[1] Os Guinness lecture “Truth—How Can We be Sure about Anything”  http://www.bethinking.org/truth-tolerance/intermediate/truth-how-can-we-be-sure-about-anything.htm (accessed 2/19/2014)

[2] Ibid. (accessed 2/19/2014)

 

Reflections From 1st Corinthians Chapter 6: HOW IS INEPT JUDGMENT BASED ON IGNORANCE and WHAT MAY RESULT? (Vs. 1-11)

1-corinthians

In this chapter Paul continues the theme of how believers are to properly judge one another in the church.  He does this by; first shaming those who don’t judge (for they will even judge angels), and secondly by warning those who live cavalierly of the shaky ground they are on:

“Does any one of you, when he has a case against his neighbor, dare to go to law before the unrighteous and not before the saints? Or do you not know that the saints will judge the world? If the world is judged by you, are you not competent to constitute the smallest law courts? Do you not know that we will judge angels? How much more matters of this life? So if you have law courts dealing with matters of this life, do you appoint them as judges who are of no account in the church? I say this to your shame. Is it so, that there is not among you one wise man who will be able to decide between his brethren, but brother goes to law with brother, and that before unbelievers?

Actually, then, it is already a defeat for you, that you have lawsuits with one another. Why not rather be wronged? Why not rather be defrauded? On the contrary, you yourselves wrong and defraud. You do this even to your brethren.  Or do you not know that the unrighteous will not inherit the kingdom of God? Do not be deceived; neither fornicators, nor idolaters, nor adulterers, nor effeminate, nor homosexuals, 10 nor thieves, nor the covetous, nor drunkards, nor revilers, nor swindlers, will inherit the kingdom of God. 11 Such were some of you; but you were washed, but you were sanctified, but you were justified in the name of the Lord Jesus Christ and in the Spirit of our God.”

First, Paul uses an “a fortiori argument” (from the lesser to the greater, or with greater force all the more[1]) in order to point out the gravity of what’s occurring with believers, namely they are “suing each other”.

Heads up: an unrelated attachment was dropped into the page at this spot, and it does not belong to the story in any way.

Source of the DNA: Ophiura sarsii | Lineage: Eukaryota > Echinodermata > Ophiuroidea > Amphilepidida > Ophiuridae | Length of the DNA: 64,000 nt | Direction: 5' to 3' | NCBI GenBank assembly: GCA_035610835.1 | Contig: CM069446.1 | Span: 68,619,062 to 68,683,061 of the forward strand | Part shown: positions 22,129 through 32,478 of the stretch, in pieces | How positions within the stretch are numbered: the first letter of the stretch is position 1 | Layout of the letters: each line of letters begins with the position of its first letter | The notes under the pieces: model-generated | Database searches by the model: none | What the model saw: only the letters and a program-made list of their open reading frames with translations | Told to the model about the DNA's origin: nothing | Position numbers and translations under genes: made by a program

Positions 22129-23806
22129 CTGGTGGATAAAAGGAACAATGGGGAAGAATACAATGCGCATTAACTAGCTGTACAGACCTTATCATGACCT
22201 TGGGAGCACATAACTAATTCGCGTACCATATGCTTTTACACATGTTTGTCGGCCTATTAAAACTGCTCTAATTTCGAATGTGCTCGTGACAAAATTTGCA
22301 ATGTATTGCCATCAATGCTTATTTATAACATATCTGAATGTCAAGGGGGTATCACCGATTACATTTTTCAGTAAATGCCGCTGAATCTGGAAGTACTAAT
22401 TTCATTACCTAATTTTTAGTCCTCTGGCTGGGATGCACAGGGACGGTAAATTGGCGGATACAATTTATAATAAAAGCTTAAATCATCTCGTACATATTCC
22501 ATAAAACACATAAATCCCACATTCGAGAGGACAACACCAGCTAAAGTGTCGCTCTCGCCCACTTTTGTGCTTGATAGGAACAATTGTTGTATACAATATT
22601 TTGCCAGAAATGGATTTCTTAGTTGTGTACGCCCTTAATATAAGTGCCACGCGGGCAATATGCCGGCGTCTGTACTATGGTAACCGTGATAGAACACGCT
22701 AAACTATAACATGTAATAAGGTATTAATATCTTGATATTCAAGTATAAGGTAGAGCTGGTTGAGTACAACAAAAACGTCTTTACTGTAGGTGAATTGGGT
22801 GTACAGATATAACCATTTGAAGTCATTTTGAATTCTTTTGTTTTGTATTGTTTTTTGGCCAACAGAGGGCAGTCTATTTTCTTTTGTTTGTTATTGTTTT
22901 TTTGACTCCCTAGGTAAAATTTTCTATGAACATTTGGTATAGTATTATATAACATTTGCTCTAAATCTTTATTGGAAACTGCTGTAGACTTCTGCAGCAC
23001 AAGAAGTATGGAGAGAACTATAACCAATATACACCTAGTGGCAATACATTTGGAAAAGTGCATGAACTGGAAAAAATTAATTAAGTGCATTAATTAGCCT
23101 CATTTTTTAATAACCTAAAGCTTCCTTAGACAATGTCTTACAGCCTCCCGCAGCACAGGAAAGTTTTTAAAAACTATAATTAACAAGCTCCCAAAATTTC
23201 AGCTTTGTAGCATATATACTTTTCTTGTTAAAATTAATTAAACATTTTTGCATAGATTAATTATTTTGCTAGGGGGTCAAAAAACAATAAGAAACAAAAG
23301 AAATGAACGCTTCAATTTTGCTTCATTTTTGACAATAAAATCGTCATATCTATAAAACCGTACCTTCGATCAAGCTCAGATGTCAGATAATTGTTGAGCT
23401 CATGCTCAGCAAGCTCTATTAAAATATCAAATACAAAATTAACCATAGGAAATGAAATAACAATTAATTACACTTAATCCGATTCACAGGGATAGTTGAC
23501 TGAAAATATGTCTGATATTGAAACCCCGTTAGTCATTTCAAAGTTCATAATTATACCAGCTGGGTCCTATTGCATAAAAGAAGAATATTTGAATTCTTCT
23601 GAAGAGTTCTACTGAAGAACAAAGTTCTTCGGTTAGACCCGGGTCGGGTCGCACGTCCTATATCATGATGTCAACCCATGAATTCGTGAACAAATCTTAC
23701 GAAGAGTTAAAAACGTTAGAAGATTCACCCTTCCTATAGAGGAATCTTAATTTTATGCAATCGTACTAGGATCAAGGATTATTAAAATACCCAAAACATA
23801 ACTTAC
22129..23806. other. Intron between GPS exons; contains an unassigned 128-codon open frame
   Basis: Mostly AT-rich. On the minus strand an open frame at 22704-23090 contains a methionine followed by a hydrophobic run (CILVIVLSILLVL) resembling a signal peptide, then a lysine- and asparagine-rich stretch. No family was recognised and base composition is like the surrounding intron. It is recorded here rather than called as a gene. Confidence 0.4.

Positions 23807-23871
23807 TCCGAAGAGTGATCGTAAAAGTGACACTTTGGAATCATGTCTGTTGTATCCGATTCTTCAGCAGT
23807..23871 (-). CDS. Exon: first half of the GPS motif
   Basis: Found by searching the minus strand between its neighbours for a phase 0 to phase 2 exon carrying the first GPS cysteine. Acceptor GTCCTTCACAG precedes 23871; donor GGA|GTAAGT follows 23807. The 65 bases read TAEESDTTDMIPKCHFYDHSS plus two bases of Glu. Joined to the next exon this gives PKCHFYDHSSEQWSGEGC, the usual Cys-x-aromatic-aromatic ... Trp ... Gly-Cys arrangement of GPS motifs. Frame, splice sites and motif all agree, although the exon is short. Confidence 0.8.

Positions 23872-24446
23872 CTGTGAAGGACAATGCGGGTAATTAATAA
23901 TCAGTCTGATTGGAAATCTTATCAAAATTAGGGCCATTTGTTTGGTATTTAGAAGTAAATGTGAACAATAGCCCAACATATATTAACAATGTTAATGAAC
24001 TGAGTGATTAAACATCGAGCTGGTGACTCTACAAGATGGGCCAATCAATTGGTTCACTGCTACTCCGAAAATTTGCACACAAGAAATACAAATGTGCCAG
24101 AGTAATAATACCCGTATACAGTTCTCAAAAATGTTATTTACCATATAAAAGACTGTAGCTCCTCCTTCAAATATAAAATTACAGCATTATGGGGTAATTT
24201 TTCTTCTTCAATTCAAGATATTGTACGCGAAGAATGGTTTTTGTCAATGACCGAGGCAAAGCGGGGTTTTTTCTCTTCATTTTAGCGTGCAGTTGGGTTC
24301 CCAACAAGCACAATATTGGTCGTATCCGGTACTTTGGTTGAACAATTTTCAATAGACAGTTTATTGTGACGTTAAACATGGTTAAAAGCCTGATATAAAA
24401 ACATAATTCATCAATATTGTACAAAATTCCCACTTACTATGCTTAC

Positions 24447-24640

These whom the apostle calls; “saints” are acting like “aint’s”.  Those whom Paul describes as “called” are living like the “not called”.  Their inability to properly make judgments within the church (Chapter 5) spills over into the court of a heathen judge.  Their moral ineptness to make righteous distinctions was lamentable and occurred because of their ignorance regarding final salvation (e.g., the future judgment of angelic beings and the world they were to execute).  Thus, if the forthcoming judgments are weightier, these present judgments should be much simpler.  But for them it was not the case.

Paul here seems to undermine (perhaps mock) their (lack of) “knowledge and wisdom” about ultimate issues and say something that may seem to be contradictory.  In chapter 5:12-13 Paul says that believers judge insiders and God judges outsiders:  “For what have I to do with judging outsiders? Do you not judge those who are within the church? 13 But those who are outside, God judges,” yet in chapter 6:2 he says that believers will judge the world.

If world means angelic and human beings (v.3)—supporting said notion, then the issue is not if, but when we are to judge these beings—in the future.  Thus, presently, we are to focus on our own, God will deal with the non-believer.  But I’m still puzzled about future judgement.

Presently we are judging whether or not something is in accord with godliness or not, whether it is sinful or righteous.  In the future, sin will be no more, so what then will we judge?  I think the answer is that we will judge not over what is righteous or wicked, but on how righteousness will inform our distinctions (e.g. the wiser way to rule and reign perhaps?).